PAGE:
The Texas delegation to the U.S. House, from right to left

Photo by Abby Livingston

In the 114th Congress (2015-16), the Texas delegation’s roll-call voting behavior once again demonstrated that Texas Republicans are, on average, notably more conservative than their fellow congressional Republicans. Likewise, Texas Democrats are on average notably more conservative than their fellow congressional Democrats. The data also reveal how the competitiveness of representatives’ congressional districts can influence their floor behavior. Separately, they show the quite different ideological profiles of two Texas Democrats considering 2018 U.S. Senate runs.

The chart illustrates the ideological locations, or Liberal Conservative (Lib-Con) Scores, for the 36 Texans who served in the U.S. House during the 114th Congress. It is based on a Bayesian analysis of the 1,123 non-lopsided roll-call votes cast during the 2015-16 period, a methodology similar to that employed for recent analyses of the Texas House and Texas Senate.

  Mark P. Jones

The vertical dotted lines represent the Lib-Con Score of the median national U.S. House Democrat (188 total), in blue, and national U.S. House Republican (247 total), in red.

The blue and red shaded areas to the left of the dotted line indicate the range of Lib-Con Score values for each respective party’s national U.S. House delegation between the 25 percent quartile boundary and the median, and those to the right represent the range between the median and the 75 percent quartile boundary. For example, any Republican located to the right of the red area was among the most conservative 25 percent of the 247 U.S. House Republicans, while any Democrat to the right of the blue area was among the most conservative 25 percent of the 188 U.S. House Democrats.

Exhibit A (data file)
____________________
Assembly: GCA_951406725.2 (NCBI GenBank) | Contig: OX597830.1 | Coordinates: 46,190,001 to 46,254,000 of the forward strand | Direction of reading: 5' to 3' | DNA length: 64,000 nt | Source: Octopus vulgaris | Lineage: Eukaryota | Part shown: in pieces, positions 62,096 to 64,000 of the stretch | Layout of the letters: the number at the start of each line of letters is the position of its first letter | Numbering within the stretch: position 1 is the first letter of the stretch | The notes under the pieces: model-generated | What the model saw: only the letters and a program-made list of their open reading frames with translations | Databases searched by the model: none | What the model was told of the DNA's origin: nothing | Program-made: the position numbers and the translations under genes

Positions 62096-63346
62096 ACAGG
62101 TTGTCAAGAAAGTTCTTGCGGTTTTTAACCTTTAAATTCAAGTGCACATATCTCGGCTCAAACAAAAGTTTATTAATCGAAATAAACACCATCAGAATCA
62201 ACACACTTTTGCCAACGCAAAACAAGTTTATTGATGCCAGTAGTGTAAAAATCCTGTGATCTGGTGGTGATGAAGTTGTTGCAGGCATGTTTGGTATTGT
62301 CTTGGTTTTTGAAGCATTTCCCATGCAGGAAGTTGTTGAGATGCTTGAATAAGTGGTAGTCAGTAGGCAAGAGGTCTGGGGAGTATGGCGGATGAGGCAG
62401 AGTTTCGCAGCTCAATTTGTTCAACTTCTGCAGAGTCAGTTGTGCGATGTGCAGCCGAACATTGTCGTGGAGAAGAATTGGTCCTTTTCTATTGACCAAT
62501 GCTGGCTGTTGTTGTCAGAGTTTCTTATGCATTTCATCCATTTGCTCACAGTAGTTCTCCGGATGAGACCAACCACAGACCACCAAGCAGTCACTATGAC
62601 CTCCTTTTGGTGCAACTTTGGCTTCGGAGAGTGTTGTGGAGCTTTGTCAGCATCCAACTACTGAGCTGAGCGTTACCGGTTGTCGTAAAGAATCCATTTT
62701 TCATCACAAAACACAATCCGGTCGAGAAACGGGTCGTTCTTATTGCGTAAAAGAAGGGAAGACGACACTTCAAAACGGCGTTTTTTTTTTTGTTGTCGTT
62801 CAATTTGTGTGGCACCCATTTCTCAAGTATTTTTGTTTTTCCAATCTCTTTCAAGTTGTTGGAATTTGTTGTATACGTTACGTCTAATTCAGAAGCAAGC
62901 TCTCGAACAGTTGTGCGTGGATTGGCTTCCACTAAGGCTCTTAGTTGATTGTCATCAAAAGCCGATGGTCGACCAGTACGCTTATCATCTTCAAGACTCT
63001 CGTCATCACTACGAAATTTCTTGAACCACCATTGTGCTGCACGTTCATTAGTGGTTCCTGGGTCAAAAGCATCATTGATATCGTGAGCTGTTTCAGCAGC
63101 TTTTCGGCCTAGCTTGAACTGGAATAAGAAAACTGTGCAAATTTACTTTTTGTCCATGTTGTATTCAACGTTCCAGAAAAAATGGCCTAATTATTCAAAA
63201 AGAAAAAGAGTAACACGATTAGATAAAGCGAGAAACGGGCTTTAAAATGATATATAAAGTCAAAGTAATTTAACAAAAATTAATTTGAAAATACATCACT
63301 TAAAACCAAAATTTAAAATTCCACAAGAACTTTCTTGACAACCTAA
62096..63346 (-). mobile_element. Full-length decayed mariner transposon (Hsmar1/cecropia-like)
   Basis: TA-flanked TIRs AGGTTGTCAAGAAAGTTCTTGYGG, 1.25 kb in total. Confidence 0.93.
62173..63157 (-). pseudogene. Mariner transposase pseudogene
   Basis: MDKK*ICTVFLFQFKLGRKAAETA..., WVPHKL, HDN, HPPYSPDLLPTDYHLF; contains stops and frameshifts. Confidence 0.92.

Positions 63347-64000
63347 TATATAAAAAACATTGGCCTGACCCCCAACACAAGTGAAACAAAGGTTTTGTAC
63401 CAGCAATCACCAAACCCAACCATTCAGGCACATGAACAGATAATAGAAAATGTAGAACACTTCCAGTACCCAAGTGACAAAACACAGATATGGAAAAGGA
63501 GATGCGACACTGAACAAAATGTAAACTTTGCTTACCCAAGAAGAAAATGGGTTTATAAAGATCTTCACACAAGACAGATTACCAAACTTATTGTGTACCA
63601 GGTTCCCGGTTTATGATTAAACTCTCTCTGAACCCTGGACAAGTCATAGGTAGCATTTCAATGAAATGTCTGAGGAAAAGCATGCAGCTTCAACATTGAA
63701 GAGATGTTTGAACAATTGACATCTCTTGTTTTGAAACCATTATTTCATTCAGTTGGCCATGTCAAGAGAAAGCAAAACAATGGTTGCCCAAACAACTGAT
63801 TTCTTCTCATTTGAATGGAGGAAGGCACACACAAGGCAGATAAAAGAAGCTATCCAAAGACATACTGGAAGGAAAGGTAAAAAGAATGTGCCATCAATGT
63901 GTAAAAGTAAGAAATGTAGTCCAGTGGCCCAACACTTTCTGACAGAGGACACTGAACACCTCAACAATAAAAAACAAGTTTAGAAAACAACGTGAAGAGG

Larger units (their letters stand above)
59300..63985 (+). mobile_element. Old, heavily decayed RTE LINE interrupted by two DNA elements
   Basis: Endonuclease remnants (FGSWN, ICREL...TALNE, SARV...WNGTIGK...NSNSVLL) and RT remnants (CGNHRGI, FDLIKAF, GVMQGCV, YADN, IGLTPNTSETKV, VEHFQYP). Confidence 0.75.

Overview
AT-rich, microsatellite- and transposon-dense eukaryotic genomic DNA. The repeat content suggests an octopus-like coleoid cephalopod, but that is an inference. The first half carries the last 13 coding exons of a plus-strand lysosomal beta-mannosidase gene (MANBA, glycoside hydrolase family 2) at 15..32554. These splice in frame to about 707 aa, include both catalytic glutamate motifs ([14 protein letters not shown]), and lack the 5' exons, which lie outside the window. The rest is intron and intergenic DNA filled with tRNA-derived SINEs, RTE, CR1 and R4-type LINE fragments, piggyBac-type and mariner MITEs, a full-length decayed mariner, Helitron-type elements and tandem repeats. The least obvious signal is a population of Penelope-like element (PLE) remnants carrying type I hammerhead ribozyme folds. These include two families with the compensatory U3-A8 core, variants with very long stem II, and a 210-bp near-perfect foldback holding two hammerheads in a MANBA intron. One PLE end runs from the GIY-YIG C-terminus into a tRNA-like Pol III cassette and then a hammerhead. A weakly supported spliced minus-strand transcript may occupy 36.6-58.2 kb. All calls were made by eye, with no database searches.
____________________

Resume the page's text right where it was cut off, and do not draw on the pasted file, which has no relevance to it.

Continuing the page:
Twenty-one of the 25 Texas Republicans had Lib-Con Scores to the right of the national GOP delegation’s median Lib-Con Score. These include 15 Texas representatives within the most conservative quartile of House Republicans, including six who ranked within the most conservative decile of all GOP House members during the 114th Congress: John Ratcliffe, R-Heath (the most conservative House member of all, or 1st), Brian Babin, R-Woodville, (3rd), Sam Johnson, R-Richardson, (8th), Randy Neugebauer, R-Lubbock, (10th), Jeb Hensarling, R-Dallas, (11th), and Bill Flores, R-Bryan, (22nd). 

In contrast, only four Texas House Republicans had Lib-Con Scores to the left of the national GOP median, two ever so slightly to the left of the median (Ted Poe, R-Humble, and Mac Thornberry, R-Clarendon) and two more noticeably distant from the party center (Kay Granger, R-Fort Worth, and Will Hurd, R-Helotes).

Looking ahead to the 2018 midterm elections, national Democrats have indicated that they intend to target three U.S. House seats presently held by Texas Republicans. At the top of this list is the state’s one true swing district, CD-23, presently held by Rep. Hurd. His centrist conservative voting record during the 114th Congress aided him in last year’s reelection effort, deflecting and defusing Democratic attacks that he was ideologically out of step with his constituents. Hurd defeated former Rep. Pete Gallego, D-Alpine, who he had unseated in 2014.